Under an agreement, Ecocentric will obtain a licence from CSIRO to the cognitive metering technology and work with CSIRO for six years to further refine the system.
“Research like this is helping drive the next wave of productivity and efficiency in energy consumption,” says Dr Rodrigues.
“This is exactly the sort of system that could be developed, tested and refined in a science-backed sustainable urban development like CSIRO Ginninderra.”
Click here for more information on CSIRO energy research.
Bold green vision for Ginninderra future
Over the past few years a vision has been emerging for what a sustainable urban development backed by science and innovation could be like.
Our vision is to restore and improve our natural environment while setting a new benchmark for sustainable urban development.
The terms ‘benchmark and sustainable’ apply to the extent to which we can maximise and maintain the stream of future environmental, social and economic benefits, that flow from the development and its surrounding natural values.
The aspirations for Ginninderra are closely aligned with many of Australia’s key policy settings and targets namely in areas of national innovation, infrastructure, cities and built environment, energy and climate, water and the economy.
CSIRO is well placed to significantly address these important issues because of our coverage of relevant research areas and our capacity to draw on all of these and engage the right collaborators and partners.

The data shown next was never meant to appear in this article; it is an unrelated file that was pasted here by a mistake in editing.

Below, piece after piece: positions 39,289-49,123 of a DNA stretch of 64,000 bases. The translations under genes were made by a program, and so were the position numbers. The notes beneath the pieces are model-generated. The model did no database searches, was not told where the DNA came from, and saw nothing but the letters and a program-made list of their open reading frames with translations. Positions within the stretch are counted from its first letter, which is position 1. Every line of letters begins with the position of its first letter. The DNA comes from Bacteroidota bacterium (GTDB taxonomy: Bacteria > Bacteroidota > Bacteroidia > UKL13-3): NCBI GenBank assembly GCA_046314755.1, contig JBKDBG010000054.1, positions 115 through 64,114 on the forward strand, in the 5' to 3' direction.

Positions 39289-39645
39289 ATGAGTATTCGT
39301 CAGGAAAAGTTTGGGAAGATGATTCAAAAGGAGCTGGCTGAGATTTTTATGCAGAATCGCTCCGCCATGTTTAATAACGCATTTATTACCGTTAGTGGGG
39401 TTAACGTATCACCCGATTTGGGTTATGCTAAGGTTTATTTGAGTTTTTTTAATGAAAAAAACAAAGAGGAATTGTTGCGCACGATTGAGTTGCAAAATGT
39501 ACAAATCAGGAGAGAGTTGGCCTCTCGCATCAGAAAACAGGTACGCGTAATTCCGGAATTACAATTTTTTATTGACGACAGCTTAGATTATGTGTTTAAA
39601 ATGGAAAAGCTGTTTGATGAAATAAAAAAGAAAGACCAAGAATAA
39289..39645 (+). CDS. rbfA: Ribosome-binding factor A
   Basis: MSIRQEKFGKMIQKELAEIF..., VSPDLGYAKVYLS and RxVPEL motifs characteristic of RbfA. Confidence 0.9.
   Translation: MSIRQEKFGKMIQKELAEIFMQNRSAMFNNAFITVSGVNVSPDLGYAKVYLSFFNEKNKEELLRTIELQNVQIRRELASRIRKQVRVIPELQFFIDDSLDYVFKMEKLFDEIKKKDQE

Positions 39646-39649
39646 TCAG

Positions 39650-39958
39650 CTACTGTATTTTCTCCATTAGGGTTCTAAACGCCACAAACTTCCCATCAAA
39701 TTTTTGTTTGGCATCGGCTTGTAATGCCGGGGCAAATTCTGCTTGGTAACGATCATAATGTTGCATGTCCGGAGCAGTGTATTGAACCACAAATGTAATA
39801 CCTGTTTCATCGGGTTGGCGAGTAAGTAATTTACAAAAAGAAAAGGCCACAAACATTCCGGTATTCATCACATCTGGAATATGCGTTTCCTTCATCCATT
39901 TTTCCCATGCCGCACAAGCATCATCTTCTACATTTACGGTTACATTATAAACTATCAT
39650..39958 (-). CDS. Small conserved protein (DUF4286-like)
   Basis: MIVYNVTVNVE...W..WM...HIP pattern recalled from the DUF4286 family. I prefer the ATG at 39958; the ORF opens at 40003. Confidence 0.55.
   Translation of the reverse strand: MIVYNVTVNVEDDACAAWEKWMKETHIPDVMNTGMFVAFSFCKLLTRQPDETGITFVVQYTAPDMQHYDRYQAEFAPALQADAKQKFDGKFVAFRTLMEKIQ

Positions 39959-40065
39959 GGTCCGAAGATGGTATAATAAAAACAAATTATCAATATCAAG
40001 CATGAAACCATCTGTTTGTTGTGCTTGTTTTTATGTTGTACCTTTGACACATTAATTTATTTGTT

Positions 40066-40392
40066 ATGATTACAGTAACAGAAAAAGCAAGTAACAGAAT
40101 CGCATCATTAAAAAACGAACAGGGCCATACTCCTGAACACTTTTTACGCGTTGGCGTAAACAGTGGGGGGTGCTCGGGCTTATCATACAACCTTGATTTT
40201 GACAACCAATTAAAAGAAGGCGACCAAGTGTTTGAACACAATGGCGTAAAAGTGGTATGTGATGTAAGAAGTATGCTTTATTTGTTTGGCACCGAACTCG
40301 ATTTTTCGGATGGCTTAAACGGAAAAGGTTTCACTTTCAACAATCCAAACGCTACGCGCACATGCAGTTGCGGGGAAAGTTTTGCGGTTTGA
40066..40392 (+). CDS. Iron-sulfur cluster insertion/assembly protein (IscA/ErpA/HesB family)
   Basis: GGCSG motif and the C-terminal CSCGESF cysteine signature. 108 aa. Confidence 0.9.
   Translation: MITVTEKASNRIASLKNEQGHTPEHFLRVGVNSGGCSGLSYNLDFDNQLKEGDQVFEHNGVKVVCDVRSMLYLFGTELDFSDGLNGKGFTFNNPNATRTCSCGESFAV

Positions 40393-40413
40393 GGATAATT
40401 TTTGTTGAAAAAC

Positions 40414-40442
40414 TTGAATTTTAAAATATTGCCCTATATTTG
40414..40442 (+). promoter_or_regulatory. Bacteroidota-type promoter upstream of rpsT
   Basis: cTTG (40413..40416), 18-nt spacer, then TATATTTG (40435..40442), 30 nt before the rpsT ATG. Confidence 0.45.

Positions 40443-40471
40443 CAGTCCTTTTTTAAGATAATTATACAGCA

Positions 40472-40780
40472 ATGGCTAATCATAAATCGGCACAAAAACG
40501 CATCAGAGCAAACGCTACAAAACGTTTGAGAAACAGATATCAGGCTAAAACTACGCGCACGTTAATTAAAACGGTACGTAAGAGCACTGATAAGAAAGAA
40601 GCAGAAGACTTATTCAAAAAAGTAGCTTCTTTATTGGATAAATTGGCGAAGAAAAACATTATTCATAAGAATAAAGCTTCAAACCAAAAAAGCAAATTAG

We are looking to provide multiple benefits through combining a diversity of housing, community and recreational facilities together with some retail and commercial opportunities, all integrated with the restoration, conservation and management of the landscape and its important natural and heritage values such as the endangered Box Gum Grassy Woodlands.
We are absolutely committed to the management and restoration at Ginninderra of areas of threatened vegetation types and species that are protected by ACT or Commonwealth legislation.
Protection of trees regulated and administered by the Tree Protection Act 2005 is an essential component and CSIRO is developing guidelines that extend beyond its regulatory obligations to ensure their preservation.
This commitment has extended to comprehensive environmental studies that sees approximately 130ha of the site largely protected by legislation and a further 80ha that CSIRO has identified should be managed to protect ecological and heritage values.
Ginninderra residents and other water and energy users will draw benefits from the efficient and sensitive management and use of water and the leading-edge energy efficiency and renewable energy opportunities that we are exploring for the site.